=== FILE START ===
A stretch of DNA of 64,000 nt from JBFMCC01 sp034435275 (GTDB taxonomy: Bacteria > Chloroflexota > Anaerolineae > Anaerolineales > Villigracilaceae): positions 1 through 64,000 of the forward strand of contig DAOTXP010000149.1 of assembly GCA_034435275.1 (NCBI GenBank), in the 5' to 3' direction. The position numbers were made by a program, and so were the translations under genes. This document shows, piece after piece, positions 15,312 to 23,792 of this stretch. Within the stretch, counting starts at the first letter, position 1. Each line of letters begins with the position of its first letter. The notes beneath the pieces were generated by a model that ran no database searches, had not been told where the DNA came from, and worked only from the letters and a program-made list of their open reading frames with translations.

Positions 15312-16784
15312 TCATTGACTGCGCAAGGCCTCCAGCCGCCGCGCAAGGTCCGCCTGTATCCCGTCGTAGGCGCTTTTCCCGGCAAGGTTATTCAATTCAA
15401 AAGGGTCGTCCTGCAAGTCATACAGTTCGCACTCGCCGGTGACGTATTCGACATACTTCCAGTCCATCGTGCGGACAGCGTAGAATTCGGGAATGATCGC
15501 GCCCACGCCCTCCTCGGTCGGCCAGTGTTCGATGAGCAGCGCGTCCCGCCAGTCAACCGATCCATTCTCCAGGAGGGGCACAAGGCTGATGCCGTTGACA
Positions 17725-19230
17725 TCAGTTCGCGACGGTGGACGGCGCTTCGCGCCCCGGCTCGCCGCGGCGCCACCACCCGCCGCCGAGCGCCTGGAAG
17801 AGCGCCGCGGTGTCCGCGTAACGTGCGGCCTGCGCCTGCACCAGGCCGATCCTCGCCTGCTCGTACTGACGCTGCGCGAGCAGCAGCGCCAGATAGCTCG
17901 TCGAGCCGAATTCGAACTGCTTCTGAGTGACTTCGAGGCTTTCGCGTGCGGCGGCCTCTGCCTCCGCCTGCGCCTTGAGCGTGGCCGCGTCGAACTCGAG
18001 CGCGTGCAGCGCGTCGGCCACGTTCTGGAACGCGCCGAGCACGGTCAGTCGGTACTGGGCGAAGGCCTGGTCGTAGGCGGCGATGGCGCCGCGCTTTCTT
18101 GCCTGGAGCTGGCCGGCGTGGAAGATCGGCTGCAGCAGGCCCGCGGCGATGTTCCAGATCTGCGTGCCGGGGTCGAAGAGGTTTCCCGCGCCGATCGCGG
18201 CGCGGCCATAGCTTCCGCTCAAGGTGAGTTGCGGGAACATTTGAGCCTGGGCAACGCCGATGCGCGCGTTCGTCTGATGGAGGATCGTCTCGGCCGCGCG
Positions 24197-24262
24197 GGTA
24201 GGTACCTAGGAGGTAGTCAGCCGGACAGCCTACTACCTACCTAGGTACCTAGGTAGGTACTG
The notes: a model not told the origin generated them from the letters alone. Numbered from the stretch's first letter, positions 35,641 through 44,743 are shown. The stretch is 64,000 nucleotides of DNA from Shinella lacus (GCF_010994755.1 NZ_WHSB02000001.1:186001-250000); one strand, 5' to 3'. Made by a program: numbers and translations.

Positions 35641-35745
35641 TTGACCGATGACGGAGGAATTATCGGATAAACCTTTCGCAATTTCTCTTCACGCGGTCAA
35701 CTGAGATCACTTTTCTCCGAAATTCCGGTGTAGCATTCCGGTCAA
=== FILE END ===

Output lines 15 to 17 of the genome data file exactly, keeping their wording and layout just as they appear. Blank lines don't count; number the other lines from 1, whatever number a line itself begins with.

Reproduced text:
24201 GGTACCTAGGAGGTAGTCAGCCGGACAGCCTACTACCTACCTAGGTACCTAGGTAGGTACTG
The notes: a model not told the origin generated them from the letters alone. Numbered from the stretch's first letter, positions 35,641 through 44,743 are shown. The stretch is 64,000 nucleotides of DNA from Shinella lacus (GCF_010994755.1 NZ_WHSB02000001.1:186001-250000); one strand, 5' to 3'. Made by a program: numbers and translations.

Positions 35641-35745